Subject: Re: But why?
To: None <firstname.lastname@example.org, email@example.com>
From: Chris Torek <torek@BSDI.COM>
Date: 10/23/1996 19:10:22
This message is something of a hodge-podge of thoughts.
Benchmarks are useful because they give you a consistent measure.
Benchmarks are harmful, however, when the measure they give you is
not a measure of `real' performance on `real' applications.
Unfortunately, `real' applications (a) vary from one person to
the next and (b) rarely work well as benchmarks.
One problem with optimizing system calls in general is that only
benchmarks spend a large fraction of time making repeated getpid()
calls, and speeding up such a benchmark is not useful. On the
other hand, applications that are important to someone *do* spend
a lot of time making, say, read() or write() calls -- and making
getpid() faster also makes those faster. The question (for which
I do not have the answer) is, how *much* faster, and should the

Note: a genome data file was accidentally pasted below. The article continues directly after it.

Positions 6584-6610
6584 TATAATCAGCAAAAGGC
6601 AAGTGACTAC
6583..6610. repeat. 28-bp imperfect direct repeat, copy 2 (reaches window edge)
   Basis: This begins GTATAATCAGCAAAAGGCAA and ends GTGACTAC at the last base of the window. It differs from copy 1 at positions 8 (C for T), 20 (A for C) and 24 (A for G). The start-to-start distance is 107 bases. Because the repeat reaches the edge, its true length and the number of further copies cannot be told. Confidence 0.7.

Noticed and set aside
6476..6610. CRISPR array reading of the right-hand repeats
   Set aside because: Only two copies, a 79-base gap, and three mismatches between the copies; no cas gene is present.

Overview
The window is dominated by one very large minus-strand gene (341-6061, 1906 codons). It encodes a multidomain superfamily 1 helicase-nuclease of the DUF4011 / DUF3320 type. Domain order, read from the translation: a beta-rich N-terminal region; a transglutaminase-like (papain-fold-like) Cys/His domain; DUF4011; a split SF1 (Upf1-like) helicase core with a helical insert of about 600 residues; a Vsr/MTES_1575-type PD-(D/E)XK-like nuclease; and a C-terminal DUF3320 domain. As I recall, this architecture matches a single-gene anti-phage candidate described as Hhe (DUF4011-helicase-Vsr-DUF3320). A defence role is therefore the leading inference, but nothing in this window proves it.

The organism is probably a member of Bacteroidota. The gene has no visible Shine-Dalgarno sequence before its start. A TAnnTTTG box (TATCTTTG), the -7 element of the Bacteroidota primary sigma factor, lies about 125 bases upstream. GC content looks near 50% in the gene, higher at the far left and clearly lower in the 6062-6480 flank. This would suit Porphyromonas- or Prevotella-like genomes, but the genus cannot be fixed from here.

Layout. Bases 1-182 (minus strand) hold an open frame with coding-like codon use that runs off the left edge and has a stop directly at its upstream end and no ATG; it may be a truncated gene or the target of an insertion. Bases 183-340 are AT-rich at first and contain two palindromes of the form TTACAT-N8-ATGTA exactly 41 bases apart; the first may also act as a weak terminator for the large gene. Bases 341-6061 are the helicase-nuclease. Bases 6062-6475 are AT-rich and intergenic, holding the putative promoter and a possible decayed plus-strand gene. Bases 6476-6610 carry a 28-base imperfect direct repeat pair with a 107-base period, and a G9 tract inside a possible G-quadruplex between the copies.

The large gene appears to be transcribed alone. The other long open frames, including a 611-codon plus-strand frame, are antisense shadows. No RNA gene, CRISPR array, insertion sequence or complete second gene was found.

effort be put into the syscall stub, or into the path within the
file system read() call? The time for a read() may turn out to be
dominated by byte copies that could be eliminated entirely via
page-mapping (e.g., replace the user's buffer pages with COW pages
that alias the buffer cache).
Van and I objected to the RPC-ish VFS interface that sits inside
Lite2-derived systems, but we lost that particular battle. If
someone out there could measure the actual time-effect of that
interface vs a normal call interface, on some `realistic' benchmark
(about which one can also argue all day), that might be helpful.
>Alan Cox just devised a way for Linux/SPARC to avoid packet copying on
>our networking stack ...
This is not a micro-optimization. (Neither, for that matter, is
the `system calls via normal subroutine calls' trick, although this
is probably not the place to *start* optimizing.) In particular,
for applications that spend all their time sending bulk network
data, eliminating these copies eliminates the place they spend most
of their time -- a network send is, or should be, dominated by the
time spent copying those bytes.